Gertrude Stein, the American modernist writer, was an international celebrity, an artistic iconoclast, and a self-proclaimed genius. Her experiments in poetry and prose still puzzle structuralist, deconstructionist, and feminist critics. Her contribution to American literature, however, is not in doubt: Scholars consider Stein an important innovator whose attention to language and questioning of narrative conventions influenced such writers as Ernest Hemingway and Sherwood Anderson. But even those who never read Stein’s works are familiar with Stein as a legendary personality. From the early 1900s, when she first arrived in Paris, until her death in 1946, she reigned at the center of a flourishing Parisian salon whose guests included Pablo Picasso and Henri Matisse, Edith Sitwell and Harold Acton, F. Scott Fitzgerald and Thornton Wilder, and scores of other writers, artists, and musicians.
Gertrude Stein was born on February 3, 1874, in Allegheny, Pennsylvania, the youngest of five children—three boys and two girls—of Daniel, a businessman, and Amelia (Keyser) Stein. Both parents were of German Jewish descent. Her father had been born in Bavaria and immigrated to the United States in 1841. The Steins recognized their cultural roots in Judaism, but although Daniel and Amelia Stein were members of a synagogue throughout Gertrude’s childhood, the Stein children were not raised to be practicing Jews. Nevertheless, Stein grew up believing strongly that Jews shared certain personal traits, such as superior intelligence, financial acumen, and loyalty to one another.
When Gertrude was an infant, the Stein family left Pennsylvania and traveled back to Europe. Stein spent her early years in Austria and later in France. In 1879, the Steins returned to America, settling first in Baltimore, where Amelia Stein had relatives, and then, in 1880, moving to Oakland, California, where Stein spent the rest of her youth. Of Oakland she was later to utter the famous remark, “There is no there there.” Claiming that the community provided little cultural stimulation, she countered the lack by reading voraciously. Shakespeare, Scott, Richardson, Fielding, and Wordsworth were among her favorite authors.
After both parents died—her mother in 1888 and her father in 1891—Stein’s eldest brother, Michael, moved his four siblings to San Francisco, where he directed a street railway company. In 1892, with her brother Leo and sister Bertha, Stein moved to Baltimore to live with an aunt. Throughout Stein’s youth, Leo was her closest companion and confidante. When he decided to leave Baltimore to enroll at Harvard, Stein followed without hesitation.
Because Harvard was closed to women, in the fall of 1893 Stein enrolled at the Harvard Annex, the precursor to Radcliffe College, where she studied for four years, graduating in 1897. She studied with William James, George Santayana, Josiah Royce, and Hugo Munsterberg, among others, and later cited James as the most significant influence of her college years. Stein worked in James’s psychology laboratory, carrying out experiments in automatic writing that became the basis of her first publication, “Normal Motor Automatism” (coauthored with a classmate, Leon Solomons), which was published in the Psychological Review in 1896.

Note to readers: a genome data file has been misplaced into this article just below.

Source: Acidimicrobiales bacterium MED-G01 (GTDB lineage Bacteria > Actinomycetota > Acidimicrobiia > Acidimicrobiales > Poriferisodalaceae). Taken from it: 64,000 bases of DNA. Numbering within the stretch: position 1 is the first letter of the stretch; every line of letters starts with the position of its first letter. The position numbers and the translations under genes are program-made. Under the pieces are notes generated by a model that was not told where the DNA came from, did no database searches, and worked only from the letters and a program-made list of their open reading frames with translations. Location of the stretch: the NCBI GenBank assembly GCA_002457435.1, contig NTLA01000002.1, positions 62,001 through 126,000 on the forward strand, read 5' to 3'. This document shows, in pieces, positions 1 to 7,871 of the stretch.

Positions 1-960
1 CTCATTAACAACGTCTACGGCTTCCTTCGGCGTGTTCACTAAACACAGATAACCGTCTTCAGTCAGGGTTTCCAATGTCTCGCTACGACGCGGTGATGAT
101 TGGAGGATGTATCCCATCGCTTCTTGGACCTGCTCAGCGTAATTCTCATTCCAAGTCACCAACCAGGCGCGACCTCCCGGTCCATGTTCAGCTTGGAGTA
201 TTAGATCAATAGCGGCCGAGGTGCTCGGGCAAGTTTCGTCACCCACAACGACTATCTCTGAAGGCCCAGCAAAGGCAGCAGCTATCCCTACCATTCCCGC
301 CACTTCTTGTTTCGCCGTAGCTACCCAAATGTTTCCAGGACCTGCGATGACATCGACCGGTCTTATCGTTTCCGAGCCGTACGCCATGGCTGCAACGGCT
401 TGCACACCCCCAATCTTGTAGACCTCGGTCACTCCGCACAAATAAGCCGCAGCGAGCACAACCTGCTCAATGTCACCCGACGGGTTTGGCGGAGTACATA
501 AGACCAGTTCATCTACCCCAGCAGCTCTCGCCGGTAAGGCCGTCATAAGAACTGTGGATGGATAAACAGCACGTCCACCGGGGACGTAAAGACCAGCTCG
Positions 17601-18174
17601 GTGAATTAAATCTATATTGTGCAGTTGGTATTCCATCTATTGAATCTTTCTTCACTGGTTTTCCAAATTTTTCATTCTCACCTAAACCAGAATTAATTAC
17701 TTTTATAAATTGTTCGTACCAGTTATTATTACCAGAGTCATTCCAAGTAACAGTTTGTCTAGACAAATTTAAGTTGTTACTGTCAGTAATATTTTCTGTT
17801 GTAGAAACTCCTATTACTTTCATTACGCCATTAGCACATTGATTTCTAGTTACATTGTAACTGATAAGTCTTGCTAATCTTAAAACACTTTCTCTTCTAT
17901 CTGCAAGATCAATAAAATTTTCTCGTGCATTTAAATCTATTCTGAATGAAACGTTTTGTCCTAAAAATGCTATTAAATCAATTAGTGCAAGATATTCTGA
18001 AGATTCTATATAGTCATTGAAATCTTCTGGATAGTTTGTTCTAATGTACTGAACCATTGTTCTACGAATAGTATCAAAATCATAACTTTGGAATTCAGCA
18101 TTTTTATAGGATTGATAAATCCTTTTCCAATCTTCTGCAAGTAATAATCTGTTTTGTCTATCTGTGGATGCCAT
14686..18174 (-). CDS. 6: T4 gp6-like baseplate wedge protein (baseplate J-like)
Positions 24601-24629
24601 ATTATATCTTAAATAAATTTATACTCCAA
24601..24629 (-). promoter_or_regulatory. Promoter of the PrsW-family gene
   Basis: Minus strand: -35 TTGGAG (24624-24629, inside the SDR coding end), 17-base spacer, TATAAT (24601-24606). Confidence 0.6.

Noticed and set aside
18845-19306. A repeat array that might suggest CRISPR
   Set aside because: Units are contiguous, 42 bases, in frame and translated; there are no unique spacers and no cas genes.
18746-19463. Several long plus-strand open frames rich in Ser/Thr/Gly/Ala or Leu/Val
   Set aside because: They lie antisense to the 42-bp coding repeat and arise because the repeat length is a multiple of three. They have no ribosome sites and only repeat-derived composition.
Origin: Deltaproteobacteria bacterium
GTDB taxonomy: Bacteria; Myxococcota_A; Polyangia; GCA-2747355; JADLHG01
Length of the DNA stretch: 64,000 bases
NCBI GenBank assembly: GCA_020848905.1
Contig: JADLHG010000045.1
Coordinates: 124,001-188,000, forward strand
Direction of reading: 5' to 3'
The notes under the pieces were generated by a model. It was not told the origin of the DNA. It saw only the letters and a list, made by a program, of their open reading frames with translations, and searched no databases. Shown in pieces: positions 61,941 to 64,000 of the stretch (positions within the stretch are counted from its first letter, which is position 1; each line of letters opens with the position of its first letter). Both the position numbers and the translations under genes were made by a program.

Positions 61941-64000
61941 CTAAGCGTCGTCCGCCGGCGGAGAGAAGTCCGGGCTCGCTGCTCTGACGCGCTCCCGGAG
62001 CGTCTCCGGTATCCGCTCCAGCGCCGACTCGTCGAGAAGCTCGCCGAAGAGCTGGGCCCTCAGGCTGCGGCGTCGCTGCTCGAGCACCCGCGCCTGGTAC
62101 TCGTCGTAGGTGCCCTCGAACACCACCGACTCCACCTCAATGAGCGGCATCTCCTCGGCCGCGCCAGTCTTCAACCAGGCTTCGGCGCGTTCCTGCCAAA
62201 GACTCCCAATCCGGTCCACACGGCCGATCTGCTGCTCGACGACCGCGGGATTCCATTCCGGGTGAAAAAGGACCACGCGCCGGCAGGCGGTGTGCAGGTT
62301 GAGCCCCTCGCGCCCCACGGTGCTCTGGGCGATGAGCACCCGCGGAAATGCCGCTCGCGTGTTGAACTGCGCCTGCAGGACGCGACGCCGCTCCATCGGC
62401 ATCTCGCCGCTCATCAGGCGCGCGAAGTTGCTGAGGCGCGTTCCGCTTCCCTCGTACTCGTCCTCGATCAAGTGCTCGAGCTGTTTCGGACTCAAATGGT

Although some critics later connected Stein’s experimental writings to these laboratory experiments, it is more likely that the experiments inspired Stein’s interest in subconscious layers of personality. In early notebooks and various literary portraits, one can see Stein attempting to discover the “bottom nature,” as she put it, of her friends, acquaintances, and her own personality. Because Stein expressed an interest in studying psychology, James suggested that she continue her education at the Johns Hopkins Medical School. Following his advice, she began to study at Johns Hopkins in the fall of 1897. But her enthusiasm for scientific coursework soon waned, and her grades plummeted.
Besides disappointment in her studies, Stein, not for the first time, suffered in her personal life. Her occasional writings during her undergraduate years at Radcliffe reveal a troubled and depressed young woman, unable to envision herself fitting into such prescribed roles as wife and mother. Her “red deeps,” as she termed her tumultuous feelings, became exacerbated at Johns Hopkins, where her love for another woman was not reciprocated. This emotional crisis made its way into her first extended piece of fiction, Things As They Are (1903), which was published posthumously.
Lonely and despondent, Stein decided to leave Johns Hopkins and follow her brother Leo to Europe, where he had recently settled. The two lived first in London in 1902 and then in Paris in 1903, where Stein joined him in his flat at 27 rue de Fleurus, in the Montparnasse district of the city. Soon their brother Michael, his wife, Sarah, and their son, Allan, took up residence nearby.
Although the Steins’ expatriation was not unusual at a time when many artists, writers, and intellectuals found a more hospitable environment in Europe than in the United States, Stein sought in Paris a liberation from the strictures of American society that made her feel like an outcast. In a community of artists and writers who were trying to invent a new language in painting, poetry, and prose, Stein was able to create her own identity as a literary pioneer. In a community that accepted and even affirmed a wide range of sexual identities, Stein did not need to fear censure.